When I was in Holland, my friend Wout asked me what I would do if I had major mechanical problems and no money to fix them. At the moment, all was well with my bike, so I tried to give my best Yoda-esque answer:
"When the moment comes, so then shall I see the solution".
I stammered as I spoke and I am sure it didn't come across as very convincing as Yoda teaching Luke on the Da-goby system. In fact, given this is the second time I have touched on his question, I think he got me worrying!
After the Spoke Incident and making my repairs, I was able to cruise somewhat smoothly into Hamburg. Yet I could sense a host of other problems brewing. Sure enough making a 500 metre jaunt in Claudia's neighbourhood the next day, everything disintegrated!
My gears stopped shifting, another spoke broke, my bag hook system busted, and my back tube needed replacing! Its a minor miracle that they all held out until Claudia's.
What to do? In life, I am learning that what you bring with you, what you trust in, determines your experience and its depth. If you travel with an RV, a car, a motorcycle, a bike... it will determine what you experience. I am... uh... not traveling with money or much. At times it feels like I am trusting so much that I might be a tad crazy. Then, things like this happen...
After visiting Claudia's Church on Sunday, I met Arno and his wife over coffee. We hit if off immediately. I mentioned, that I needed to repair my bike that day. Arno enthusiastically offered to look at it with me in his cellar. I headed on over that afternoon.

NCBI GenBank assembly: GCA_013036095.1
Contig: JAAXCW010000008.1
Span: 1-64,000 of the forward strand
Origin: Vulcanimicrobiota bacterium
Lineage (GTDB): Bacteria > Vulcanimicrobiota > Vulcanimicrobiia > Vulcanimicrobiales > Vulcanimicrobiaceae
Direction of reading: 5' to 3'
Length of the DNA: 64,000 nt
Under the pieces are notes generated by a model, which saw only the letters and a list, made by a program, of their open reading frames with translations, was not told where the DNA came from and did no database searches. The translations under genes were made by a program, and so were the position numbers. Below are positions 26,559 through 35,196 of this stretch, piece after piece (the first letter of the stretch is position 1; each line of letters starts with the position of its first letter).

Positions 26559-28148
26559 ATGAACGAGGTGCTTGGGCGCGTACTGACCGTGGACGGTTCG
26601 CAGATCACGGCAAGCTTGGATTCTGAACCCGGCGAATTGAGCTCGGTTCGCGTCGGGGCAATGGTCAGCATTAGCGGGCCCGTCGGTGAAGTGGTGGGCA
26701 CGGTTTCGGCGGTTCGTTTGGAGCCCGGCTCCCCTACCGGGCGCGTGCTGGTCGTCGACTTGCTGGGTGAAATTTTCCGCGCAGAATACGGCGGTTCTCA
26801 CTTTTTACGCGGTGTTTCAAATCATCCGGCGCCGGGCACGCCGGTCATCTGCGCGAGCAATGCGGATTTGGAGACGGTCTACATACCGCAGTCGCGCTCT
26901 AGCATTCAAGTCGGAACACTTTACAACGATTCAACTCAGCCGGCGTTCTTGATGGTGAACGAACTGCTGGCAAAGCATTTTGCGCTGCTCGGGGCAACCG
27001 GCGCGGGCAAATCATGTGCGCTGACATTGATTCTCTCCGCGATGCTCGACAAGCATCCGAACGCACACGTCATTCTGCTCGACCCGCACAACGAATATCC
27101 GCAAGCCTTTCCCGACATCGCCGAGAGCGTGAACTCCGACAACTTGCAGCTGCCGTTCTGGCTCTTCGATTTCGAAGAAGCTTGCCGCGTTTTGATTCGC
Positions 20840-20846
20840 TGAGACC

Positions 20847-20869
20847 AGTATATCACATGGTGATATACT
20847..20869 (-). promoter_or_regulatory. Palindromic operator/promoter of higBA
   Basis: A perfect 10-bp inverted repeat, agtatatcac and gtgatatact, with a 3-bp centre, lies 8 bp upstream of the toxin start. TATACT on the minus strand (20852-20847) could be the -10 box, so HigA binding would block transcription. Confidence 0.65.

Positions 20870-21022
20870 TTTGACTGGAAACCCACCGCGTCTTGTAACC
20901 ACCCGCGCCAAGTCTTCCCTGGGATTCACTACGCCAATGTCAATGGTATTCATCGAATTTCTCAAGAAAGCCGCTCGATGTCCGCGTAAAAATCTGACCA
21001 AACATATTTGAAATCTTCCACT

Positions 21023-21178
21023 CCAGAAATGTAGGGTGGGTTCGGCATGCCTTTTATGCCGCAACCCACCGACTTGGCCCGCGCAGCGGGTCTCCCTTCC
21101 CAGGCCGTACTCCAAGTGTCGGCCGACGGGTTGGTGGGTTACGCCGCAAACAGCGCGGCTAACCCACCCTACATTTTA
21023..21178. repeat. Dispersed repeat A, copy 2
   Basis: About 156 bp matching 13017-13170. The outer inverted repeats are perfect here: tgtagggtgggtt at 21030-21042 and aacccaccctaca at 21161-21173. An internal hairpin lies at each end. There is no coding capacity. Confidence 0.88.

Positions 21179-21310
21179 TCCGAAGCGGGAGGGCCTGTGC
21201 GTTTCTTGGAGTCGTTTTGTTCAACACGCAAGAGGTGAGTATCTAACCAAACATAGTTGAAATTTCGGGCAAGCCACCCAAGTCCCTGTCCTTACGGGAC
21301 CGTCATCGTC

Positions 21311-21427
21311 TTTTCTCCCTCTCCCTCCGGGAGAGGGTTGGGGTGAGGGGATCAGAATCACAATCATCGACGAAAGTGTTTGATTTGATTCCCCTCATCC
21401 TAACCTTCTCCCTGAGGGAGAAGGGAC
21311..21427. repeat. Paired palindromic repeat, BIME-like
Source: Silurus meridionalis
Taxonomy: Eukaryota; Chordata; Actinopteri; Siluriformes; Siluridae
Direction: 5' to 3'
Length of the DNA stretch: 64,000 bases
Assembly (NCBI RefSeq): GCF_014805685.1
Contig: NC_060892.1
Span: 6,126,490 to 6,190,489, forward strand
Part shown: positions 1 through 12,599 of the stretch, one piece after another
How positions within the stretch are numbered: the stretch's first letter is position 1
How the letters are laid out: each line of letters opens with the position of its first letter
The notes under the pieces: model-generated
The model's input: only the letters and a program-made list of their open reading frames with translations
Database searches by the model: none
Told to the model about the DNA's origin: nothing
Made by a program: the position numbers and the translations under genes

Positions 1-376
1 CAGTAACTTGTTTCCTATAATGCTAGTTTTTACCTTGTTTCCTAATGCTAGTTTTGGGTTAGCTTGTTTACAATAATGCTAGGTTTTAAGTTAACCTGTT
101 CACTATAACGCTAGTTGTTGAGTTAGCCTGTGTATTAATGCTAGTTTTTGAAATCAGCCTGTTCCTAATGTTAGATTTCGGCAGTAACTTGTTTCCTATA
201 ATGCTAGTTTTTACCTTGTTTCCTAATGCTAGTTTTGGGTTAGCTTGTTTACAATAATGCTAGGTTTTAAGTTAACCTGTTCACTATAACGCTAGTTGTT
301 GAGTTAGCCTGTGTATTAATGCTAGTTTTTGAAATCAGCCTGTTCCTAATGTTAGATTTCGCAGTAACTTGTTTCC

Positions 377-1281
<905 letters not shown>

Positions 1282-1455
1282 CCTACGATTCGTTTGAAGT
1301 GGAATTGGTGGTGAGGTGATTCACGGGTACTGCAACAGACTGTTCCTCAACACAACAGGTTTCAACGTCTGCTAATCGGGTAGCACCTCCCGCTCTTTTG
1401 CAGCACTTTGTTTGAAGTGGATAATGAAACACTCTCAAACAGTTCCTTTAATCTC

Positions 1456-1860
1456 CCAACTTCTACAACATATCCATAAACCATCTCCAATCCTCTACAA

Get this Wout... it turns out that Arno is a retired German mechanical engineer and cycle enthusiast! We had to pick our way around the collection of bikes in his basement to get to his tool bench. He had all the tools I could dream of, not to mention a vast repository of parts! We tackled one problem after another.
"Behoven". That means 'fixed' in German.
But it wasn't just about fixing a bike. My bike problems weren't really a problem. They were the means for an extradorniary connection. Problems and material things are all kinda that way aren't they? They are just props in this extradonary web of connections, encounters and relationships that we call life.
Arno and his wife had lost their son twelve years ago. He died after returning from backbacking in my province of British Columbia. He had traveled through towns and places that I know well.
There was picture of their son on the living room table. He was my age. He and I looked so much a like it was chilling. An outer enthusiast, he even wore an Icelandic sweater just like mine. I realized that there was much more to Arno's good will to help me with my bike.
Arno and Renalta dearly miss their son. The universe was giving him something him intangibly meaningful by me being there to be helped. Apparently their son had had a profound experience in BC before he died and had been shown much kindness by Canadians.
My bike is fixed. It hasn't run smoother in months.
Arno accompanied me to the outskirts of Hamburg on his bike. There, sheltering from the rain under a bridge, I thanked him for all his help. But they were just words. What was really said was spoken with our embrace.
I've said many goodbyes on my journey. Just about as many times as I have said hello. However, this was one of the most emotional. Was it just the rain, or did we embrace with a tears in both our eyes?
As I pedaled off, he watched me cycle down the road and away into the unknown.
It certainly wasn't just the rain.